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In Nineteen Eighty-Four Orwell coined the word “doublethink” to describe holding two contradictory ideas at the same time. He saw it as a product of political indoctrination. It’s also a feature of bigotry.

Homophobes think gay sex is both viscerally disgusting and dangerously seductive. Racists think certain ethnic groups are both lazy and stealing their jobs. Sexists think women’s rights are simultaneously trivial and dangerous: unnecessary for actual women but capable of destroying the lives of “transwomen” — that is, of men. 

If Badenoch is as obviously appalling as Ian Dunt claims, why would anyone fall for her? What he means is that plenty of people agree with her, and that makes them so bad he can dismiss them out of hand.

You would think this sort of linguistic trickery might be of interest to academics working in “critical theory”. This postmodernist field is concerned with revealing, critiquing and challenging power structures, often by means of close textual analysis. 

Practitioners insist there is no such thing as a neutral standpoint, only competing truths duking it out in a rigged competition. They are big believers in “microaggressions” — apparently harmless statements within which they discover subtle slights that reveal unacknowledged bias.

You might imagine, therefore, that the critical hordes might have something to say about who is centred when a manifesto pledge is described as “fringe”, and where you’re being told to direct your attention when it’s described as a “distraction”. 

Or that queer theorists, who apply critical methods to issues of sex and gender, might have something to say about a woman — a black woman, no less, which I mention only because critical theorists are obsessed with race — is called “spiteful” and “toxic” for seeking to clarify anti-discrimination law.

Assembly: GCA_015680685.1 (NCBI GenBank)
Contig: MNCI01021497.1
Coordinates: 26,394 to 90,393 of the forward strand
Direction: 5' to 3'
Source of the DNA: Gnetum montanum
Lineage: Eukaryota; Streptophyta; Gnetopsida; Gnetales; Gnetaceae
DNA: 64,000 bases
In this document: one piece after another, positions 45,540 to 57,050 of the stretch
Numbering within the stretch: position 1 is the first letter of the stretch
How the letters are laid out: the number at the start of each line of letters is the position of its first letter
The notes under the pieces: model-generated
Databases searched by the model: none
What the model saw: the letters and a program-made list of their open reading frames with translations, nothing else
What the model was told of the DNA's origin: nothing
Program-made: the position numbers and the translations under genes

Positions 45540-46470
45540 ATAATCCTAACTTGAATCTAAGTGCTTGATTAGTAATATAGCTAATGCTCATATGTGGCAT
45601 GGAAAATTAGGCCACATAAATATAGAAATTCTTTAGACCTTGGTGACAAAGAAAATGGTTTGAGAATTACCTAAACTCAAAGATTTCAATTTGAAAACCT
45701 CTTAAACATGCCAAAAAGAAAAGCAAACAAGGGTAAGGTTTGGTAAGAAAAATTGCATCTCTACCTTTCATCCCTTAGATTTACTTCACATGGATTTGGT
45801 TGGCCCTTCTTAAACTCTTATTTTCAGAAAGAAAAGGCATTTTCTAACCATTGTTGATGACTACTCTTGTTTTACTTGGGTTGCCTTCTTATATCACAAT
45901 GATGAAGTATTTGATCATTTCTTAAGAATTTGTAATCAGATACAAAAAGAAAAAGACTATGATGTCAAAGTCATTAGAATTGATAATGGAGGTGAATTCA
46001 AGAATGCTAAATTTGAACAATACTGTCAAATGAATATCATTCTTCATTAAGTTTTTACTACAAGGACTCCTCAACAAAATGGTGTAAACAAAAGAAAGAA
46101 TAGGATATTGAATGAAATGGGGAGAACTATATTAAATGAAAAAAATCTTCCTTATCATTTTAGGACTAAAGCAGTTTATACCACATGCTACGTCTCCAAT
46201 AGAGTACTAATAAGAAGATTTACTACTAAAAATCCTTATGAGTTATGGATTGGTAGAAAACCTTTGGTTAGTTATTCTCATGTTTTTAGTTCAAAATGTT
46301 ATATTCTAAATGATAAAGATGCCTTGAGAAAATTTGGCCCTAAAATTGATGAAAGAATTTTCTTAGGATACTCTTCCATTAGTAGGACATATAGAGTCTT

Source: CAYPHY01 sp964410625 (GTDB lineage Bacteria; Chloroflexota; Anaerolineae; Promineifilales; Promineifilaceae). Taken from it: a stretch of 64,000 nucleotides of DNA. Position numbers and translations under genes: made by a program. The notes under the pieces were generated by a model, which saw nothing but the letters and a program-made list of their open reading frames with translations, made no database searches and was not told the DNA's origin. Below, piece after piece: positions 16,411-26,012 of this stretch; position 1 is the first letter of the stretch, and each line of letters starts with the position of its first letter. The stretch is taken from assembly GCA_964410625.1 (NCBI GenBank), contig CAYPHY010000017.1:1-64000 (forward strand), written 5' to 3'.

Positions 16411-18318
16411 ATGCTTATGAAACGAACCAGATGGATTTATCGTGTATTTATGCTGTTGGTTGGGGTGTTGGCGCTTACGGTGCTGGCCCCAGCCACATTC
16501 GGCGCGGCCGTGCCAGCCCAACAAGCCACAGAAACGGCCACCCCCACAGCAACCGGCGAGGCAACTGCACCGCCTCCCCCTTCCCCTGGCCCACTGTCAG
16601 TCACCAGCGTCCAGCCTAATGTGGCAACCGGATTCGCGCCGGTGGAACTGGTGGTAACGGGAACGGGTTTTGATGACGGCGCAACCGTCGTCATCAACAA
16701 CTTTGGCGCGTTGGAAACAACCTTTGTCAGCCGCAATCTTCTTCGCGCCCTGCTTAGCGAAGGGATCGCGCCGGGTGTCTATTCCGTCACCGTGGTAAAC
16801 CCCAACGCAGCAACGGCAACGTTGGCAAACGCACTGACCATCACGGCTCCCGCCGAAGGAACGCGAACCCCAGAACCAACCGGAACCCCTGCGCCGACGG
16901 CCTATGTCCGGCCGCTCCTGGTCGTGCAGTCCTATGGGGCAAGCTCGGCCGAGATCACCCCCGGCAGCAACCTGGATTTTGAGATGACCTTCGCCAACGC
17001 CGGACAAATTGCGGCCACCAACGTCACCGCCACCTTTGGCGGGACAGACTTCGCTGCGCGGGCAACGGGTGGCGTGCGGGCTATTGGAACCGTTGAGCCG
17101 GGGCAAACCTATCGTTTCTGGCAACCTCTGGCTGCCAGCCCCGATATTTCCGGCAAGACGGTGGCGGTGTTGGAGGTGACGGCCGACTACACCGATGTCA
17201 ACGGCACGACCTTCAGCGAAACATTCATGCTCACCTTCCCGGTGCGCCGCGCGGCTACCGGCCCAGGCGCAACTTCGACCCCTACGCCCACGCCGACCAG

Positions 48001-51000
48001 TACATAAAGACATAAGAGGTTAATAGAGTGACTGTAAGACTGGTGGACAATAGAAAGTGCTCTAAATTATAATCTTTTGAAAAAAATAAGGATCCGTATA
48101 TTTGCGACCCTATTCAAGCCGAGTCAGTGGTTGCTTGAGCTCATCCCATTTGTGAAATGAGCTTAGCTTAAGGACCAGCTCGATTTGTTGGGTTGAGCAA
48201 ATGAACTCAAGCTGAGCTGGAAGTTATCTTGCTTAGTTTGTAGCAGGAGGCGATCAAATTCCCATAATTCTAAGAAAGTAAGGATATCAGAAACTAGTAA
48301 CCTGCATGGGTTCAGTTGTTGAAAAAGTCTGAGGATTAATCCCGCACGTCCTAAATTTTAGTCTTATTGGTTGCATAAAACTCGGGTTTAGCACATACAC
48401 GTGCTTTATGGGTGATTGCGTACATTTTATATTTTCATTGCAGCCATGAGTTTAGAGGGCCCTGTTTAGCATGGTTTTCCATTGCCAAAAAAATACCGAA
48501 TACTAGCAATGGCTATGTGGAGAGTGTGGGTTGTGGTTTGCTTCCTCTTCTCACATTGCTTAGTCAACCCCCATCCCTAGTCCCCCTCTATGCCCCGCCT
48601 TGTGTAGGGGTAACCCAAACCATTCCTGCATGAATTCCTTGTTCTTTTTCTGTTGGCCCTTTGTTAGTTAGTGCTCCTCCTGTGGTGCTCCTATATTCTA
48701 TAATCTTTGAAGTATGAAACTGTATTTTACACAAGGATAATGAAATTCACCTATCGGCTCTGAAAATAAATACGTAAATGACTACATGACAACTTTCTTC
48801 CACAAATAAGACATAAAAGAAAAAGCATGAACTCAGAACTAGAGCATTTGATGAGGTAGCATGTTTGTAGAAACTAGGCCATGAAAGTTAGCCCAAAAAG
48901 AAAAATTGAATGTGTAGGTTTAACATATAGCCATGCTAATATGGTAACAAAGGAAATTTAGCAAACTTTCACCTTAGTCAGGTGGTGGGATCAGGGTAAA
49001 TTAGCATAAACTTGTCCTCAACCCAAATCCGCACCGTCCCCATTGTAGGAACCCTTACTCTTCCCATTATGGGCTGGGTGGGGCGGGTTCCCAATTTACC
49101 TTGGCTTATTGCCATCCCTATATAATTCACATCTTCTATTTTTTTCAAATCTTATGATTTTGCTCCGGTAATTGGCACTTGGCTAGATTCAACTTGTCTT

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Or perhaps not, since one of the core tenets of critical theory is that it’s impossible to be truly liberated from what their high priest, Michel Foucault, dubbed “power-knowledge” — a kind of glorified status quo. All you can do is tinker. 

You can wear drag to subvert masculinity, call yourself “queer” to smash heteronormativity or identify as non-binary to “trouble” the categories of male and female. You can’t actually liberate women, only make the category of “women” meaningless by detaching it from any corporeal criteria.

“it means just what I choose it to mean — neither more nor less”

If queer theorists were correct, women would never have won the right to vote, to own property or to study and work on the same terms as men within the rigged “power-knowledge” system known as patriarchy. But there is one group whose failings are nicely explained by queer theory — queer theorists themselves. They avert their critical gaze from culture-war topics because they don’t want to bite the research councils that feed them. 

It is difficult to get a professor of gender studies to understand the importance of a clear definition of “woman” to women’s legal rights when her grant to study pregnant men depends on her not understanding it. 

This self-interested quietism is why the gender theorists are so attached to euphemism. Their linguistic landscape is blissfully free of confused teenage girls getting their breasts chopped off, and middle-aged men whose cross-dressing fetish has expanded into an all-consuming desire for castration. Instead they celebrate “top surgery” and “gender affirmation”. If you point out what these gruesome operations involve, you are called obscene. 

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That word is as loaded as “fringe” or “distraction”, but again the queer theorists play deaf and dumb. I think it’s the surgeries that are obscene, not the words. Gender clinicians are promising their patients impossibilities, and concealing that fact with language that cries out for a critical analysis. 

That they get away with it reveals where the power really lies — and it’s not with the unenlightened masses being forced to pretend that a castrated man has somehow become a woman, or indeed with the man whose obsession has led to his mutilation at the clinicians’ hands.

In Through the Looking Glass, Lewis Carroll has Humpty Dumpty tell Alice that when he uses a word, “it means just what I choose it to mean — neither more nor less”.’ When she objects, he tells her that when two people want to define words differently, the only relevant question is “who is to be master — that’s all”.